Part 2? Take Two, rather (This is Take One). It surprises me how difficult it is to get to grips with this book, particularly given its apparent brevity (the main body of the book runs through page 215 in a relative small format). Of course, I’m not even an amateur philosopher of science, but still.
A part of the difficult lies in the chaotic or at least hidden structure of the book. Fuller announces his motives in the introduction (‘to recapture the full range of issues that separate [Kuhn and Popper],’ see p. 3*). The ‘full range’ is presumably a lot of material; the already mentioned brevity is thus surprising. But Fuller do not list nor declear the ‘issues’ he wants to address. There seem to be no plan or structure. Rather, he seems to move from issue to issue in a haphazard fasion, and the motive or aim of the discussion is often out of sight and elusive. The conclusion of the book is also something of an anti-climax. The last chapter seemingly only discusses one of the issues separating Kuhn and Popper; there are no final remarks, no conclusion, or anything that resembles a closure.
Kuhn vs. Popper did increase my understanding and knowledge of the ideas of both Kuhn and Popper, and also how their ideas connect to the ideas of other important thinkers. Perhaps more importantly, Fuller has helped me see the important differences between Kuhn and Popper. Throughout the book, for one thing, Fuller comes up with comparative statements.
Kuhn and Popper represent two radically different ways of specifying the ends of inquiry: What drives our understanding of reality? Where is the truth to be found? [p. 56].
Kuhn was indeed authoritarian and Popper liertarian in their attitudes to science. This point has been largely lost, if not inverted, by those who regard ‘Kuhn vs Popper’ as a landmark in 20th-century philosophy of science [p. 13]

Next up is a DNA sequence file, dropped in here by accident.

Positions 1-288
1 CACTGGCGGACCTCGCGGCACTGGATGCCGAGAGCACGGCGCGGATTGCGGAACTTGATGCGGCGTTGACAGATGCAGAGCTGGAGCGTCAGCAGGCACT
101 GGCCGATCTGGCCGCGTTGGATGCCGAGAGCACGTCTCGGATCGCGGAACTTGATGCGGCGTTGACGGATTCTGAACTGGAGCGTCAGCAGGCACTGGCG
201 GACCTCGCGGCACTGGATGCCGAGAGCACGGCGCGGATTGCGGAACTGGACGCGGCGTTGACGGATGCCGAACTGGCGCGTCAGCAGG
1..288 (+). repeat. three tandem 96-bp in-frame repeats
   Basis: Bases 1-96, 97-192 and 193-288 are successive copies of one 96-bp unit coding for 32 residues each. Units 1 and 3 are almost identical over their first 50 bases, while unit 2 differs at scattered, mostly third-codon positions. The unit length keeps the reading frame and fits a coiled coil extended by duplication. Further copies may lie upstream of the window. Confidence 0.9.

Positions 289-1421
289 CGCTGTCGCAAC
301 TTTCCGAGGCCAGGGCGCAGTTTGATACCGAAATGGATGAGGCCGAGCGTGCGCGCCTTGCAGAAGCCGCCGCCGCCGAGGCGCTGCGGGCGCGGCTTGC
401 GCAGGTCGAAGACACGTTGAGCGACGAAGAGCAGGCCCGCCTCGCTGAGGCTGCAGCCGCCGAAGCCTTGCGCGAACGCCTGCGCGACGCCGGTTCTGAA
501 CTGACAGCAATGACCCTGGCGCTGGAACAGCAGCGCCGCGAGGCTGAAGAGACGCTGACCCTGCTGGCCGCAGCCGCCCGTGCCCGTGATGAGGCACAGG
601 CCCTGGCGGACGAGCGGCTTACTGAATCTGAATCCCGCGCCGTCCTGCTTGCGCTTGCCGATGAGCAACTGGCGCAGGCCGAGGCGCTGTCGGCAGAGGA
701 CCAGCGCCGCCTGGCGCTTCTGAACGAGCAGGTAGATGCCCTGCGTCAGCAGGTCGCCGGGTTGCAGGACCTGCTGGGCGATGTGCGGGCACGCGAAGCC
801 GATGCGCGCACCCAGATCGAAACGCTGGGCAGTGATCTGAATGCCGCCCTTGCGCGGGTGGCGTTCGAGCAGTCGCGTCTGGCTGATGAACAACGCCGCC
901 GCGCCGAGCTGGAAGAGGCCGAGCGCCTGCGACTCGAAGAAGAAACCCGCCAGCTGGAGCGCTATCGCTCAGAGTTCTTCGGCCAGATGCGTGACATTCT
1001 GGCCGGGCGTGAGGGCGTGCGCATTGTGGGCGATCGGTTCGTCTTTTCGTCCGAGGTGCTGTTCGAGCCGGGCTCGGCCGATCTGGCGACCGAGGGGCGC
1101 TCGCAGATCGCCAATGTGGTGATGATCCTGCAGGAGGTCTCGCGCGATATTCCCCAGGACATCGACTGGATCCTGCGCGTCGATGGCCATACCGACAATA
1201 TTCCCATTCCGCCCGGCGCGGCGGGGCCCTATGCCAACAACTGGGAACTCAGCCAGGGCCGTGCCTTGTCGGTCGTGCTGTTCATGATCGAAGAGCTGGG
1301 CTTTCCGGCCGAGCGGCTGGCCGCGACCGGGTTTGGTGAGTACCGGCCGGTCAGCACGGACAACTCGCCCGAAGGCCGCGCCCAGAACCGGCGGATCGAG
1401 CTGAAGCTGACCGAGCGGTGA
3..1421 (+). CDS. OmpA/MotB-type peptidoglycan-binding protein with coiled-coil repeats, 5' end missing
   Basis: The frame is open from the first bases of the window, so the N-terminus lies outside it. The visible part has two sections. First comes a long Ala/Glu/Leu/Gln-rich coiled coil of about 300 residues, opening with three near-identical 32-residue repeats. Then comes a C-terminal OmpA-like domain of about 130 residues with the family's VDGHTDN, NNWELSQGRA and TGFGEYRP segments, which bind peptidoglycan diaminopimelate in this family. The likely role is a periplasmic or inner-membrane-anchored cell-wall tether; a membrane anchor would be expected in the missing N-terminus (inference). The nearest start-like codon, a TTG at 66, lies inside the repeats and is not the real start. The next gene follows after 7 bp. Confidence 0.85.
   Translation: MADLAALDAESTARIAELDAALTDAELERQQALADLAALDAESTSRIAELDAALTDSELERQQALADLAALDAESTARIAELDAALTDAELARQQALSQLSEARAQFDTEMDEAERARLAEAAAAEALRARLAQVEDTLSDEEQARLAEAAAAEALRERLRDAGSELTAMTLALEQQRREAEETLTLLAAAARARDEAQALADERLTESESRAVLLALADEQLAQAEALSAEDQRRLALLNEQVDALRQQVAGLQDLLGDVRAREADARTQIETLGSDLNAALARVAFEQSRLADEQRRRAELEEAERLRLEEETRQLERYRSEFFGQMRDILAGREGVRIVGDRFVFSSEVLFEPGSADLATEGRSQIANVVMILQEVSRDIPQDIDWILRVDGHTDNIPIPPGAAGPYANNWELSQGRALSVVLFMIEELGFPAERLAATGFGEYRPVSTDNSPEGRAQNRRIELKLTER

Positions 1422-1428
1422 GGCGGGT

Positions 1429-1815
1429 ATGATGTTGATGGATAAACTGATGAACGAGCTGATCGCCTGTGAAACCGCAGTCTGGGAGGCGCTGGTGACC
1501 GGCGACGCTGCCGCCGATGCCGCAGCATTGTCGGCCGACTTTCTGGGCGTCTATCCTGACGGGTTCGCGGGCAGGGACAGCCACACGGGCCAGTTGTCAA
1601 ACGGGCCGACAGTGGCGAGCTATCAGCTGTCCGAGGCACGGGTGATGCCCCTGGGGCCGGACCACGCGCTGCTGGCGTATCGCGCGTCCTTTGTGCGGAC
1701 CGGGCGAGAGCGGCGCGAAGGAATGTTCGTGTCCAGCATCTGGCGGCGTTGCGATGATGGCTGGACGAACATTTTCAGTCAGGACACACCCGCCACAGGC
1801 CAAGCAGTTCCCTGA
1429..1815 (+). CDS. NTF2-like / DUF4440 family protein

Popper was a democrat concerned with science as a form of dynamic inquiry and Kuhn an élitist focused on science as a stabilising social practice. Nevertheless, they normally appear with these qualities in reverese. How can this be? [p. 68].
To dig deeper into these differences, one has to dig into the actual ideas. Kuhn first:
For Kuhn, science begins in earnest with the adoption of a ‘paradigm’, which means both an exemplary piece of research and the blueprint it provides for future research […] Kuhn deliberately selects the phrase ‘puzzle-solving’ (as in crossword puzzles) over ‘problem-solving’ to underscore the constrained nature of normal science […] A ‘revolution’ occurs [upon a ‘crisis’] when a viable alternative paradigm has been found. The revolution is relatively quick and irreversible. In practice, this means that an intergenerational shift occurs [pp. 19-20].
An important aspect of Kuhn’s philosophy of science is how history is rewritten after a scientific revolution, such that the scientific development appears streamlined and meaningful. In Kuhn’s view, Fuller writes,